Most Americans associate the Mekong River with the Vietnam War(or the American War as it is called in SE Asia). After our cruise on the Mekong Explorer from Vientiane, Laos to Ubon Ratchathani, Thailand John and I now know the river in this area is serene with the banks used for growing vegetables. I never thought I would have a BBQ on a sandbar in the middle of the Mekong but one night we did. Our eight-day cruise on the Mekong was aboard the teak and mahogany Mekong Explorer (ww.cruisemekong.com, toll free in the US 855 702-4986) and included all tours.
Our days were divided between cruising and shore trips to fascinating places such as Lotus Lake, Phu Prabaht Historical Park (soon to be a UNESCO World Heritage Site), the Buddha Sculpture Park, and a safe haven home of Ho Chi Minh. My favorite day included a long-tail boat ride up the Khading River to the Lao village of Ban BagBang. The village had a mix ofhomes made of wood in the traditional style and new brightly painted concrete ones. Many homes had satellite dishes and everyone seemed to have a cell phone. When we returned to the Mekong Explorer chefs (Ms. Soyout and Mr. Ning) showed us how to make Laap (spicy salad) and Tham Mak Hung (papaya salad).
Laap is a signature dish of Laos and served on special occasions such as wedding or Baci ceremonies which can be any special event in a person’s life. In the Lao language “laap” means luck or good fortune. It is special because it contains meat which is very expensive for Lao people. Laap is served cold making it perfect for celebrations that can last for several days. One such celebration occurs when a baby is born. Friends come to the house of the new parents, eat laap, and play a betting card game which can go on for several days. The money won from playing cards goes toward the baby’s future.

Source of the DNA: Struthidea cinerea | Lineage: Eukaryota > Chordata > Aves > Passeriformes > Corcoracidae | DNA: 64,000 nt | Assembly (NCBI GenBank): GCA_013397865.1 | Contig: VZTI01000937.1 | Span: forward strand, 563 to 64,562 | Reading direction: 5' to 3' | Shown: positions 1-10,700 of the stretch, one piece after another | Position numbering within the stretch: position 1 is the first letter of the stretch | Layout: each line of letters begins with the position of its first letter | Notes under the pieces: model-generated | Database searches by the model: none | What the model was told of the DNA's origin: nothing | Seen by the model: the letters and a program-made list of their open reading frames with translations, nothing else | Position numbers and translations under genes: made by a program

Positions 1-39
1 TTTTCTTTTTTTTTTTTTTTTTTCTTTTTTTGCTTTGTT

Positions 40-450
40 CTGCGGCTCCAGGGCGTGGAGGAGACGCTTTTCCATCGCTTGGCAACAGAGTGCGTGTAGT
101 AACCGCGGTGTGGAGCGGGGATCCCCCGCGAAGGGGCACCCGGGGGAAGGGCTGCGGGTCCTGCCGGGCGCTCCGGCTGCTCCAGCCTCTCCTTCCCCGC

1 tsp butter
4 tbs glutinous rice
1 small lemon grass, diced
2 fresh Kaffir leaves (bay leaves with a little lime zest may be used as a substitute)
10 shallots, thinly sliced
1 or 2 garlic cloves, diced
1 lb minced cooked chicken (pork or beef can be substituted)
1 tsp bouillon powder
1 tbs salt
One-fourth cup lime juice
One-half tbs chili powder
1 tbs fish sauce
3 spring onions - cut in one inch pieces
One-fourth cup fresh mint leaves
2 tbs cilantro, coarsely chopped
2 cups Chinese cabbage, cucumbers, long beans and/or any fresh vegetables
Heat butter in a wok. Add rice, lemon grass, and kaffir leaves. Stir fry until rice is lightly brown. Remove. With mortar and pestle grind to a course powder. Set aside. Divide shallots in half. Fry one half with garlic in same pan used to fry the rice. Set aside. To the minced chicken add bullion powder and salt. Add all the shallots. Add rice, lime juice, chili powder and fish sauce to taste. Toss well. Add spring onion, mint leaves, and cilantro. Toss lightly. Arrange on serving dish with fresh vegetables on the side. (Lao meals always include sticky rice.)